[Build-common-hackers] Bug#311724: cdbs: Automatic update of debian/control, first paragraph, broken
Joerg Jaspert <firstname.lastname@example.org>, email@example.com
Fri, 03 Jun 2005 00:08:01 +0200
First of it: Im *not* after getting cdbs to die or something which I
already heard from some, it is *this* one mis-feature im against.
Im talking about the "Update Build-Depends on the fly" thing and the bad
things that it produces.
Sorry, but Packages with such autogenerated build-dependencies should
not go in our archive, for various reasons, the biggest one is:
=2D Modifying them on the fly can mean that they change without you noticing
it. This is not bad for the actual built you do, but now think about later
builds. Our autobuilders will get the changed Build-Dependencies and then
may built a different thing.
Or think about NMUs (eg. for RC fixes and stuff) or in worst case even
A few examples of autogenerated Build-Dependencies which I found in NEW
are (trimmed for line-size):
1: debhelper (>=3D4.2.0), cdbs (>=3D0.4.23-1.1), build-essential,
debhelper (>=3D4.1.0), quilt, patchutils (>=3D0.2.25),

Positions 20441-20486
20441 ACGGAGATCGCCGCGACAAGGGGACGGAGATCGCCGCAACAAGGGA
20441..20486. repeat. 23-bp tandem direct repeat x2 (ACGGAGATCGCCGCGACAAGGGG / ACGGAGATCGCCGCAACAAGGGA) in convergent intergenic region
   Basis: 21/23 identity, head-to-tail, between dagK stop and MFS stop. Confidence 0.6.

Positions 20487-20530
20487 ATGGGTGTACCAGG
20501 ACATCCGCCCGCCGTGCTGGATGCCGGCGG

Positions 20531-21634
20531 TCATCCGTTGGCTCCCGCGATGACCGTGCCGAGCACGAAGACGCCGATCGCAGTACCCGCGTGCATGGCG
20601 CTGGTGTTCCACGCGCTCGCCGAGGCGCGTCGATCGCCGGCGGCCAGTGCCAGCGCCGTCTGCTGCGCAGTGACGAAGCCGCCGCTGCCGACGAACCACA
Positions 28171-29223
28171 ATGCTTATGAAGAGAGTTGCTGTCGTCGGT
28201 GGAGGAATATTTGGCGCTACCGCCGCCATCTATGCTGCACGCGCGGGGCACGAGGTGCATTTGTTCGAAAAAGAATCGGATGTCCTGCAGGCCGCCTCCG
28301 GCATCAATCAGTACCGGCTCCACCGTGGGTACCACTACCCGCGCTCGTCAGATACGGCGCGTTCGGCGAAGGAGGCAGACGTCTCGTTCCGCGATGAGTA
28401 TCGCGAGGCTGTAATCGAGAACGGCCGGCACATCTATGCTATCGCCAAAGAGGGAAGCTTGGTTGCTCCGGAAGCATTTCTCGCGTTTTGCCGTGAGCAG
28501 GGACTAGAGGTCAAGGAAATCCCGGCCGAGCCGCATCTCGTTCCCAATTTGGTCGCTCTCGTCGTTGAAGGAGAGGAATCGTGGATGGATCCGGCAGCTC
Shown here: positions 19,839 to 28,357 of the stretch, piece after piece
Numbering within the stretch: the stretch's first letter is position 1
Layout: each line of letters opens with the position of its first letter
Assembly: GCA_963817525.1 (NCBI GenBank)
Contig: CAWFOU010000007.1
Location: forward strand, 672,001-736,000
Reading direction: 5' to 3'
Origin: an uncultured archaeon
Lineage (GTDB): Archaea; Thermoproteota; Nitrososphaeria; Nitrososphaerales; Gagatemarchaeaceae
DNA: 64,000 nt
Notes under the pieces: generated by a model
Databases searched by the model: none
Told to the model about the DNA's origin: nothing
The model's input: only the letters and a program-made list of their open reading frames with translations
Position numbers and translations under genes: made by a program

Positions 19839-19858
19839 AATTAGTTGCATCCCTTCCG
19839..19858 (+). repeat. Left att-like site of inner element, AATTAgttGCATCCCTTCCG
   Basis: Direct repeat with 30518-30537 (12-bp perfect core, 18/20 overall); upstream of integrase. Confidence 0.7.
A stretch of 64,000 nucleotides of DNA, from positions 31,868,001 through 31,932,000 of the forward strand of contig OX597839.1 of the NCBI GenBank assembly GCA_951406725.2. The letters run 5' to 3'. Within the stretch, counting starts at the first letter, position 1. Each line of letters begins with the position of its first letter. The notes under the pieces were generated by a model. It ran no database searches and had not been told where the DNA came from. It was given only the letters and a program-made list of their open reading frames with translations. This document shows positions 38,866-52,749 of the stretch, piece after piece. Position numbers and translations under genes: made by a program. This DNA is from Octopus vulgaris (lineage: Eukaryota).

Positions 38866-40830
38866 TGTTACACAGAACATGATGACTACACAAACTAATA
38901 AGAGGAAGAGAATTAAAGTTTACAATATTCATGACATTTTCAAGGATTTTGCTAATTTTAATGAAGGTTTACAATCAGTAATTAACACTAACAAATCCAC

cdbs (>=3D0.4.27-1), python-dev
Note: I havent doubled the debhelper or cdbs ones, they ARE this way.
2: cdbs (>=3D 0.4.23-1.1), build-essential, debhelper (>=3D 4.1.0),
patchutils (>=3D 0.2.25)
Note: Here it is mainly b-e - maybe related to an older bug in cdbs,
but still an example.
I could paste more, but would make mail unneccessary long. :)
A solution to this thing is simple:
Add another target in the cdbs thing, that is *never* called automaic
in the build-process, only if the maintainer runs it with debian/rules
target and let that one do the update thingie. Of course maintainer
needs to look if it is correct then.
The only exception from modifying something in the first paragraph of
debian/control is the uploaders field, as it would be insane for some big
group-maintained package to do that by hand, but thats it.
"That's just f***ing great, now the bar for being a cool guy in free
software just got raised. It used to be you just had to write a million
lines of useful code. Now you've got to get a subpoena from SCO to be cool."
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Comment: Joerg Jaspert <firstname.lastname@example.org> -- Debian Developer
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